GCRI member LISC RI celebrated the grand opening and ribbon cutting for the new Neighborhood Health Station in Central Falls with members of the Rhode Island Congressional Delegation, project visionaries and leaders, funders, staff and residents. GCRI members Rhode Island Foundation and The Champlin Foundation were also significant partners in the development of the comprehensive new health facility.

LISC Rhode Island provided an investment of $12.2 million for the $15 million project which included an investment of $4.2 million in New Markets Tax Credits through the New Markets Support Company (NMSC), a Chicago-based, wholly-owned subsidiary of LISC and a syndicator of federal New Markets Tax Credits. These credits were part of an $85 million allocation to LISC from the U.S. Treasury Department that are used for transformational community development projects across the LISC footprint. The tax credit equity was combined with low interest loans from LISC and Morgan Stanley through LISC’s Healthy Futures FQHC Financing Fund II, an innovative loan fund to support Federally Qualified Health Centers that provide services designed to address social determinants of health. LISC also provided a pre-development grant of $50,000. At the end of the NMTC compliance period, the Blackstone Valley Neighborhood Health Station will retain nearly $3 million in equity as a result of LISC’s investment.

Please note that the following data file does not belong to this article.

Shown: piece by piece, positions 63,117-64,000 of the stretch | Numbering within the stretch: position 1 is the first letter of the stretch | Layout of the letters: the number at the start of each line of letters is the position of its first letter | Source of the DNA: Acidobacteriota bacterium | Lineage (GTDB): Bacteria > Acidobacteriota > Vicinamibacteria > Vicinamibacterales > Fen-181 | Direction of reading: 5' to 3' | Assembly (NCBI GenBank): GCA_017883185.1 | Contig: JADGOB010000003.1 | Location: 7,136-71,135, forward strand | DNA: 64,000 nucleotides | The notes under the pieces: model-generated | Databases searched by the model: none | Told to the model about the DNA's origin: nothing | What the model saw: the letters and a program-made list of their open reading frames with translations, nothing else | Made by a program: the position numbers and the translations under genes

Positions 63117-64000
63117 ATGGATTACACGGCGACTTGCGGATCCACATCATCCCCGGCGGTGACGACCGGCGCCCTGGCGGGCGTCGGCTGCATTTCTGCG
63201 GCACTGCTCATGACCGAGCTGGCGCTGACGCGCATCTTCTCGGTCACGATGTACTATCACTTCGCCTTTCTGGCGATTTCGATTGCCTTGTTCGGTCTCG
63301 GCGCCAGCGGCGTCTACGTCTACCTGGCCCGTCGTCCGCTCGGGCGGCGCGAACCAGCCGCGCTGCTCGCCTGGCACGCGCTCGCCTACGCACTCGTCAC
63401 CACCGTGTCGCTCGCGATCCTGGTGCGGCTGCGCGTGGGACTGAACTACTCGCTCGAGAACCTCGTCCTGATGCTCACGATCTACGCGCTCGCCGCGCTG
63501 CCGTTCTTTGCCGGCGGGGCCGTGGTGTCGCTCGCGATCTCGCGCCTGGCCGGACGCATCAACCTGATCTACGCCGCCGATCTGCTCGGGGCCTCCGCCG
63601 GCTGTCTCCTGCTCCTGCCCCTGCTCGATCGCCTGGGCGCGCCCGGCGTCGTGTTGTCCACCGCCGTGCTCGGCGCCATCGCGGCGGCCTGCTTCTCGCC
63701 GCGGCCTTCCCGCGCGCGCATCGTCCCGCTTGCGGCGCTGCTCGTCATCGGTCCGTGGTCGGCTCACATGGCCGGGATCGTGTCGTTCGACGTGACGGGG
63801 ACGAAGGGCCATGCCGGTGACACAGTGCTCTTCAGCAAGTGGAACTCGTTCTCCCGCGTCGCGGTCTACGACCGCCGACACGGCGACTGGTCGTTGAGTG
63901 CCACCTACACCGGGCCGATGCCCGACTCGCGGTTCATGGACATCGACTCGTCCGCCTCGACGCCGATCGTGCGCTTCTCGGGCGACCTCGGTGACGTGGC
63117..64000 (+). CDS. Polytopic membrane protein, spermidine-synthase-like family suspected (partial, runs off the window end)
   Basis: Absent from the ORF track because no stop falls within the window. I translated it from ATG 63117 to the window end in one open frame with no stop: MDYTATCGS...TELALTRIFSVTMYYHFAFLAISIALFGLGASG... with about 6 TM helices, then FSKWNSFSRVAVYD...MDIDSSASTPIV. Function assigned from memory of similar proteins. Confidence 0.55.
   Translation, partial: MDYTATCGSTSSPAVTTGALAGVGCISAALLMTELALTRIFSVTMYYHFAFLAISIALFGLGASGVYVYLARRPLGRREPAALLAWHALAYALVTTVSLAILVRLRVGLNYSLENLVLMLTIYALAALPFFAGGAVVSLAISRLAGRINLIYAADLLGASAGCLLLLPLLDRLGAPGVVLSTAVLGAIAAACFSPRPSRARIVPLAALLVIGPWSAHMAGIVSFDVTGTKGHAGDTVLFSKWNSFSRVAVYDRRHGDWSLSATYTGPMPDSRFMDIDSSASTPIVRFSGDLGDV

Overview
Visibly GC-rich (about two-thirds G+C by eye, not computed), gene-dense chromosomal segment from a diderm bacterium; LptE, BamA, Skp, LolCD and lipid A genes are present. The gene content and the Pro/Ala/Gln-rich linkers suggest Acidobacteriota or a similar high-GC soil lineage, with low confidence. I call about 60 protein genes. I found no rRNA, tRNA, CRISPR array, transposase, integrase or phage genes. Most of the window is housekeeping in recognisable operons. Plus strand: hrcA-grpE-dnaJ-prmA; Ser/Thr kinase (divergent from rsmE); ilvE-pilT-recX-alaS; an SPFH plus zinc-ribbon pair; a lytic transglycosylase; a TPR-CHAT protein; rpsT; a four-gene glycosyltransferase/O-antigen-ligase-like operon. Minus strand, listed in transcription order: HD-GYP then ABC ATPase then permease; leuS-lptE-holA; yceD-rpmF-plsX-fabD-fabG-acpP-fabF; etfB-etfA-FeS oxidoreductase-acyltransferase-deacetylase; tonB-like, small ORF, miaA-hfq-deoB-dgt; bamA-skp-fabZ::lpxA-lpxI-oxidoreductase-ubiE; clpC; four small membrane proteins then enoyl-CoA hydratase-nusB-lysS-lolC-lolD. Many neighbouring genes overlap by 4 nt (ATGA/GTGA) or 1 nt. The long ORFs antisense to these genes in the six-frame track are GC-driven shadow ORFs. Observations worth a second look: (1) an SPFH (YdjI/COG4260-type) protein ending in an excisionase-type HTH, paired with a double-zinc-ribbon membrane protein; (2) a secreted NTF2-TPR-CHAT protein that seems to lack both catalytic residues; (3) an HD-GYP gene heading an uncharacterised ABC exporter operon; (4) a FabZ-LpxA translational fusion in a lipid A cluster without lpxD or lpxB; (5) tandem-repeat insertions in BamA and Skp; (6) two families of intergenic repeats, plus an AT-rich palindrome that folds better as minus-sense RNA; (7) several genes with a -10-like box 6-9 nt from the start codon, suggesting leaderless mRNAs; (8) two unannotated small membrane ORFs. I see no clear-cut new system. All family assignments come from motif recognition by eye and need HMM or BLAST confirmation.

“LISC heard of the concept through our work leading the Pawtucket and Central Falls Health Equity Zone,” said Jeanne Cola, Executive Director of LISC Rhode Island. “Dr. Fine and Ray Lavoie wanted to change the way that residents thought about their health, and how they accessed health care. It was a new model and targeted one of Rhode Island’s most underserved communities. That kind of mission-driven project deserved our full support.”